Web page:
Review of Sami Shah’s Fire Boy by Marianne Edwards

21Jul - by Muhammad Aurangzeb Ahmad - 1 - In English SF Reviews

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Marianne Edwards

Fire Boy is the first book of a duology by Sami Shah. Shah is a comedian, broadcaster, writer, speaker, and newshound. He has the breadth of perspective you’d expect from someone with so many strings to his bow.

The story shows how a baby of extraordinary origins becomes a rather ordinary young man, Wahid. It then smashes his life apart by way of a car crash. It’s a compelling examination of survivor guilt and the bridge to adulthood. But it’s also a supernatural tale that is stuffed with terrifying djinns and explores Sufi mysticism. When the djinn causes the wreck, it steals the soul of Wahid’s ‘love object’ leaving her in a vegetative state. Wahid vows to find the djinn and make her whole again.

The book is one of those very gratifying reads that is easy on the eye while also working on several different levels. It’s also has a literary feel – every page is filled with gorgeous prose. Shah makes the quotidian touching without detracting from his trademark comic timing. He also makes the unbelievable credible through vivid and sometimes blood-curdling scenes.

Fire Boy is set in modern-day Pakistan, and delivers a delightful range of locations, geographical and cultural: rural communities, beach houses, the urban middle class, young people out clubbing, spiritual communities, and the poorest of the poor. Repeatedly we see normal life crunched to dust by malign creatures – supernatural and human. He captures the stomach-sinking paralysis of truly awful events in a way that remains fresh for the entire book, bringing us back to intimate human connection at just the right moment to throw the next horror into vivid relief.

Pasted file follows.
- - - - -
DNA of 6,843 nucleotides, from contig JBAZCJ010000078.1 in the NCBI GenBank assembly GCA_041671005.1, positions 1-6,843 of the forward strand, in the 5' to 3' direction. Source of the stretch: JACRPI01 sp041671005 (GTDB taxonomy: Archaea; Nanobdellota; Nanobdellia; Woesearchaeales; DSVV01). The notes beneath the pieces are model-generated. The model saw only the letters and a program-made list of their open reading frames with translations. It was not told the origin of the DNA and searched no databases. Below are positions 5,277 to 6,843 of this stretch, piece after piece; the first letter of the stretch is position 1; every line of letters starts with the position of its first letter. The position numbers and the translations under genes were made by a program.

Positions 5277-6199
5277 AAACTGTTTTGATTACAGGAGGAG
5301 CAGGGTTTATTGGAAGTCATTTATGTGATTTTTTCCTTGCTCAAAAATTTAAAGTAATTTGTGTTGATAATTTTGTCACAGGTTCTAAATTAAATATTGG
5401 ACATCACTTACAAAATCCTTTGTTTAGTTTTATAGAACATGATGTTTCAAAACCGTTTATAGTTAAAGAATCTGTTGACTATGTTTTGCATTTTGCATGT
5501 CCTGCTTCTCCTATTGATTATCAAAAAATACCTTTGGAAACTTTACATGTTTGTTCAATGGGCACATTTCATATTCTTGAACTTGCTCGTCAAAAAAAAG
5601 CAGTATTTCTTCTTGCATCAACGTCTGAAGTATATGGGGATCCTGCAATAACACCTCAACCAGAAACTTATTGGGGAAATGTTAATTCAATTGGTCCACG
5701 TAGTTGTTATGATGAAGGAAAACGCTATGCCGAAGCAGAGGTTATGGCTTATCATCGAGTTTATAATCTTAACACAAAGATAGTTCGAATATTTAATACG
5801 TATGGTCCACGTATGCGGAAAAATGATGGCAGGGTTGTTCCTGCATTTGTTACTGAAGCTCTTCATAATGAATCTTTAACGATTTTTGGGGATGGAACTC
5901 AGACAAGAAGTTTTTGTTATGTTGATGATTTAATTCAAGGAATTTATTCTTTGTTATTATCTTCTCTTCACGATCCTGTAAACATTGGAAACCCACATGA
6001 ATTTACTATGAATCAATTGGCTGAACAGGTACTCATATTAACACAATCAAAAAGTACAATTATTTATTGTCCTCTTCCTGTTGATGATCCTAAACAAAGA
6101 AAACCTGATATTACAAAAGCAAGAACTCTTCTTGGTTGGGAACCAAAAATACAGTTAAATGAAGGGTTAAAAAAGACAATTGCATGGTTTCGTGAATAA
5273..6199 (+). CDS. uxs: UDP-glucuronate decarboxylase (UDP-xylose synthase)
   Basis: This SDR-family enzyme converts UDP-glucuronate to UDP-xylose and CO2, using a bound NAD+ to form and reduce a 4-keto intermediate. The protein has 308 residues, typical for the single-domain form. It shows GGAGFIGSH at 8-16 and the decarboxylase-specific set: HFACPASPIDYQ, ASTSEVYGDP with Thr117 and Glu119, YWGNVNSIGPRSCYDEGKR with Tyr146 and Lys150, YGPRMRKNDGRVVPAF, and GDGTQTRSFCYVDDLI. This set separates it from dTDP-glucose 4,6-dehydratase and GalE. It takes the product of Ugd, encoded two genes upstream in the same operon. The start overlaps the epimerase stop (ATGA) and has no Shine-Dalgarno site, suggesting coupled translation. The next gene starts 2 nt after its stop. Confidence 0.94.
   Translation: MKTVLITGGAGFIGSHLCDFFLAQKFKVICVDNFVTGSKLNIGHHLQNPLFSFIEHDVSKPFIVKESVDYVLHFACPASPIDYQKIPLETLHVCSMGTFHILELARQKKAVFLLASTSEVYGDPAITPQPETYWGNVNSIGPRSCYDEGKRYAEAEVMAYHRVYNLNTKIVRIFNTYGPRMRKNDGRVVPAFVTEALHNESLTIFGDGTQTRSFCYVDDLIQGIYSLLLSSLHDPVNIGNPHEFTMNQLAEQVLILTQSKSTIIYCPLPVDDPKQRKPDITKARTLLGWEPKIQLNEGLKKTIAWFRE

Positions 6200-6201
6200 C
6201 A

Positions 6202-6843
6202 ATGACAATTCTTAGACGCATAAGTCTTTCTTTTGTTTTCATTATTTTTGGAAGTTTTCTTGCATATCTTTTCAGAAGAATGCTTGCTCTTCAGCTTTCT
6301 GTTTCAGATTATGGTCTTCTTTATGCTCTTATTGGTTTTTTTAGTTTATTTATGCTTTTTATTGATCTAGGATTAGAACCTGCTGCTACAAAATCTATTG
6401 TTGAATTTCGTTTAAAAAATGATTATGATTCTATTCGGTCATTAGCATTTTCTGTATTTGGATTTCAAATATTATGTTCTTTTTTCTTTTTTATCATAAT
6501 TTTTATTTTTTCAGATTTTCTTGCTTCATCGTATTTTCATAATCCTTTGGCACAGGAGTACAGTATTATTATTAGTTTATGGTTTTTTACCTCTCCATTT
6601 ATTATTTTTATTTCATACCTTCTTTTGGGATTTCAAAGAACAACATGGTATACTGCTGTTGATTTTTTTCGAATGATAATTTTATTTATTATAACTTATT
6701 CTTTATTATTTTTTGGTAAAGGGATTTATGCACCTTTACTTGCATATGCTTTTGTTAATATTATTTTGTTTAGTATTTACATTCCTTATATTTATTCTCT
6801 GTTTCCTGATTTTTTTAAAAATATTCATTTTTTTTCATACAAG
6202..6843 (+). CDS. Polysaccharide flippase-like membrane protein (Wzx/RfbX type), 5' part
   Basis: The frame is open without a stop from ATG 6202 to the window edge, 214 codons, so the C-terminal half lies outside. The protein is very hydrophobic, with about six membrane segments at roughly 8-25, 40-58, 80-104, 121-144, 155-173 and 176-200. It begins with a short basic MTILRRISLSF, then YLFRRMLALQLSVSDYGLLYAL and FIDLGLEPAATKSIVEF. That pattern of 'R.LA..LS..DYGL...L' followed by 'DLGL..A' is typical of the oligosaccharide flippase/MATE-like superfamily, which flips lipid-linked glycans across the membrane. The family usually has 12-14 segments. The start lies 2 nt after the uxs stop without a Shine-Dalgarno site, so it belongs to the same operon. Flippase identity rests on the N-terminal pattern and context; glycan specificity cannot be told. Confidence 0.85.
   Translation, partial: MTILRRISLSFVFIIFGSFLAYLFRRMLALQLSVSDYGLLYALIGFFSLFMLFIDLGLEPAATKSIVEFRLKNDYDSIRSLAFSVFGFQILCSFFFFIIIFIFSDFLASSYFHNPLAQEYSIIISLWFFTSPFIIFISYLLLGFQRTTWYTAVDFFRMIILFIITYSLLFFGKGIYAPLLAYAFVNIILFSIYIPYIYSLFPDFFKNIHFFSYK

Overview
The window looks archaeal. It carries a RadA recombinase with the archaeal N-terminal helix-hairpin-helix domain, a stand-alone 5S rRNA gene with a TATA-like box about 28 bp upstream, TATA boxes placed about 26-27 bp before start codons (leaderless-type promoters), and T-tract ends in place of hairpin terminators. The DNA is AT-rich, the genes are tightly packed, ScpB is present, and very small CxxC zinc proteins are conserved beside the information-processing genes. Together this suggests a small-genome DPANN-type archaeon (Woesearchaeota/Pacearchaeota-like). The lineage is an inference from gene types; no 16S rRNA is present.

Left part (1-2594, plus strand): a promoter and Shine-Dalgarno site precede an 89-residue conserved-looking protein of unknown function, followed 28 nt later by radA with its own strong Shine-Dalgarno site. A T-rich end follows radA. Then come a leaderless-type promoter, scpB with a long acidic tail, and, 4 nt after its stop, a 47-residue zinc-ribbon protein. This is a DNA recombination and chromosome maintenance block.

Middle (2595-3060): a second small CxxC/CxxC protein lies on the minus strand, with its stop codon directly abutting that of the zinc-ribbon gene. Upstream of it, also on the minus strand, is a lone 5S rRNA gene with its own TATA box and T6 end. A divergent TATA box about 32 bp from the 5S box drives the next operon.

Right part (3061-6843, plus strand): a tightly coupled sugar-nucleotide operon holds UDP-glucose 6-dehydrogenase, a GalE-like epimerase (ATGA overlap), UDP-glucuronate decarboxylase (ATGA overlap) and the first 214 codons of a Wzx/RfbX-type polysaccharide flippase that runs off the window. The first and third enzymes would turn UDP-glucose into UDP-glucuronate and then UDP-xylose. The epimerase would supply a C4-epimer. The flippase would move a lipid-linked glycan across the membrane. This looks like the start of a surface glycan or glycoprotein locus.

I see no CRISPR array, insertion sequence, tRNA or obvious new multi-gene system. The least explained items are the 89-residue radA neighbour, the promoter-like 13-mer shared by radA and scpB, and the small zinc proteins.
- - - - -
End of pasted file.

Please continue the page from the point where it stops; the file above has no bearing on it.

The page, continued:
As it progresses, the story takes us into increasingly unsettling territory in the real world. We go from what is, essentially, a middle class, suburban existence, to touching the lives of street children and battered women. Starting from a recognisable family and community Wahid ventures out into the wider world, forging deeper into Sufi mysticism to a place of suspended moral platitudes, ambiguity, and finally beyond the known world. It promises a very interesting sequel.

Unfortunately, most of the book felt like it was a prelude to the main story. Of course, being the first half of a two-book take, it is. But it didn’t quite focus enough on story in the first volume. But for all that it belts along. A series of unpredictable twists and compelling scenes keep you turning the pages. I kept scurrying off to the bathroom with my Kindle, and actually fed my kids the ‘Mummy has a headache’ lie, in order to indulge the bliss of lying down with a good book in the middle of the day!

The central plot is interspersed with urban legends and old folk tales that interrupted the narrative, dripping into the sub-plot, but still difficult to connect to the main events. It’s an ambitious structure, but these interludes are so well written that you don’t really mind being a bit disappointed that the clunky plotting never quite makes good on the promise of the excellent prose.

While I felt that he could have studied the craft of novel writing a little more deeply, Sami Shah’s raw talent sneaks light into murky philosophical corners, asking complicated questions and challenging stereotypes. His skill is in achieving this casually and without any hectoring. One of the things I really enjoyed was the way that Shah never panders to the ignorance of non-Muslim readers.

I have no idea whether this is true or not, but I can’t help feeling that the first draft of this book was written by a much younger man… a man who understands the importance of equality for women but isn’t yet fully conscious of his own implicit bias. The female characters are a terrifying mix of sexy old hags or perfect victim caricatures. My hope is that Wahid’s journey takes him to this realisation in volume 2. I can’t wait to hear what his would-be girlfriend has to say when she wakes up.

Sami Shah is enviably productive, and unquestionably talented. Fire Boy is his first work of fiction and I want many people to read it because it’s a good book. But, what my fingers are really itching to get hold of are his 3rd, 4th, and 5th novels.

One thought on “Review of Sami Shah’s Fire Boy by Marianne Edwards”

  1. Am excellent review – highly intelligent – and offering praise, understanding, and intelligent criticisms.
    It makes me want to read it as soon as I’ve finished my current book.

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